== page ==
A dataset containing the country-year version of the democracy classification described in Doorenspleet, Renske. 2000. Reassessing the Three Waves of Democratization. World Politics 52 (03): 384-406. DOI: 10.1017/S0043887100016580. doi: 10.1017/S0043887100016580 .



An object of class tbl_df (inherits from tbl, data.frame) with 13877 rows and 10 columns.


Doorenspleet, Renske. 2000. Reassessing the Three Waves of Democratization. World Politics 52 (03): 384-406. doi: 10.1017/S0043887100016580 .



Country name as in Doorenspleet.


Regime type: A = Authoritarian, D = Democracy, I = interruption.

Doorenspleet notes that the classification of democracy depends on two things (pp. 391-392 of the article):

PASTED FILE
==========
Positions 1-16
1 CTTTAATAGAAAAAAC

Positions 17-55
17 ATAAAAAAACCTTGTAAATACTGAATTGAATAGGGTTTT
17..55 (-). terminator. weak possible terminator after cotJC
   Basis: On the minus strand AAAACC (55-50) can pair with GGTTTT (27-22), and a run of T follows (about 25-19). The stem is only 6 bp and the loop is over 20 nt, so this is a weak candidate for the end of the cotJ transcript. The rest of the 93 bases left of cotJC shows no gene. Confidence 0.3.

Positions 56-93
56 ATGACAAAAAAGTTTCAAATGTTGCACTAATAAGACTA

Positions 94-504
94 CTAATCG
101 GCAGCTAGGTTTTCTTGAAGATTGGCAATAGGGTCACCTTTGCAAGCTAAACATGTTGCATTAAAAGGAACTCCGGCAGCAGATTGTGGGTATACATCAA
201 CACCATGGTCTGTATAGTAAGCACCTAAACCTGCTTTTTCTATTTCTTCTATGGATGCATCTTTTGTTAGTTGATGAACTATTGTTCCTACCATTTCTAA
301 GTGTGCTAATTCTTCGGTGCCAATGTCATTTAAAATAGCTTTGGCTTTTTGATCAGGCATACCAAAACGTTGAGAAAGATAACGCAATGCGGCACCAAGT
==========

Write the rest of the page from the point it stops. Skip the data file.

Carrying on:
The first requirement of minimal democracies, the presence of competition, can be seen to be met if there exist institutions and procedures through which citizens can express effective preferences about alternative policies at the national level and if there are institutionalized constraints on the exercise of power by the executive. Indicators of these phenomena have already been collated in Gurr's well-known Polity III data set, which covers most independent countries on an annual basis from 1800 to 1994; it is therefore an ideal source to measure the presence of competition.21 Moreover, these data are also easily adapted to the definition of competition employed in this analysis. In operational terms, I will consider a national political system to be competitive if there is at least one executive chosen by competitive popular elections (if Gurr's indicator "competitiveness of executive recruitment" is coded 3 or 4); if all the politically active population has an opportunity, in principle, to attain an executive position through a regularized process (if Gurr's indicator "openness of executive recruitment" is coded 3 or 4); if alternative preferences for policy and leadership can be pursued in the political arena, such that oppositional activity is not restricted or suppressed (if Gurr's indicator "competitiveness of participation" is coded 0, 3, 4, 5); and if there are at least substantial limitations on the exercise of executive power (if Gurr's indicator "constraints on the power of the chief executive" is coded 4, 5, 6, or 7).